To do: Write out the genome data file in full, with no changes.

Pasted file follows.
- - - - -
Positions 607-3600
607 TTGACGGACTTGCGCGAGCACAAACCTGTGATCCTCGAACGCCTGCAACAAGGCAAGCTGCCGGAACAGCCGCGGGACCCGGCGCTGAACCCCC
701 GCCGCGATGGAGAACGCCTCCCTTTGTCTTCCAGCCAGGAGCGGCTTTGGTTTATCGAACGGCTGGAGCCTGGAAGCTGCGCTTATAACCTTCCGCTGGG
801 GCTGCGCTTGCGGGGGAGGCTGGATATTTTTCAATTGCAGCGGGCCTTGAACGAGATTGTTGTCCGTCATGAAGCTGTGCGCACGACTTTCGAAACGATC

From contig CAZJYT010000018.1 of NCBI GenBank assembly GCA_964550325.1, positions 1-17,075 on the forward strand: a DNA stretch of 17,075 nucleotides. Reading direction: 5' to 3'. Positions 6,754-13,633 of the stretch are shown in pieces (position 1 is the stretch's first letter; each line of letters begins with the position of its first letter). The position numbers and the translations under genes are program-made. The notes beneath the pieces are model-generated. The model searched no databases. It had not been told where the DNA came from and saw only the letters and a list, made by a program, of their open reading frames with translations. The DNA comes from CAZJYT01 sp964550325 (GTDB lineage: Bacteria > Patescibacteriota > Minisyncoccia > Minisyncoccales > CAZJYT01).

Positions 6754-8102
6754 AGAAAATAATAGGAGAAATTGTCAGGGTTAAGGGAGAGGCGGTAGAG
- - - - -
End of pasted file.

Positions 607-3600
607 TTGACGGACTTGCGCGAGCACAAACCTGTGATCCTCGAACGCCTGCAACAAGGCAAGCTGCCGGAACAGCCGCGGGACCCGGCGCTGAACCCCC
701 GCCGCGATGGAGAACGCCTCCCTTTGTCTTCCAGCCAGGAGCGGCTTTGGTTTATCGAACGGCTGGAGCCTGGAAGCTGCGCTTATAACCTTCCGCTGGG
801 GCTGCGCTTGCGGGGGAGGCTGGATATTTTTCAATTGCAGCGGGCCTTGAACGAGATTGTTGTCCGTCATGAAGCTGTGCGCACGACTTTCGAAACGATC

From contig CAZJYT010000018.1 of NCBI GenBank assembly GCA_964550325.1, positions 1-17,075 on the forward strand: a DNA stretch of 17,075 nucleotides. Reading direction: 5' to 3'. Positions 6,754-13,633 of the stretch are shown in pieces (position 1 is the stretch's first letter; each line of letters begins with the position of its first letter). The position numbers and the translations under genes are program-made. The notes beneath the pieces are model-generated. The model searched no databases. It had not been told where the DNA came from and saw only the letters and a list, made by a program, of their open reading frames with translations. The DNA comes from CAZJYT01 sp964550325 (GTDB lineage: Bacteria > Patescibacteriota > Minisyncoccia > Minisyncoccales > CAZJYT01).

Positions 6754-8102
6754 AGAAAATAATAGGAGAAATTGTCAGGGTTAAGGGAGAGGCGGTAGAG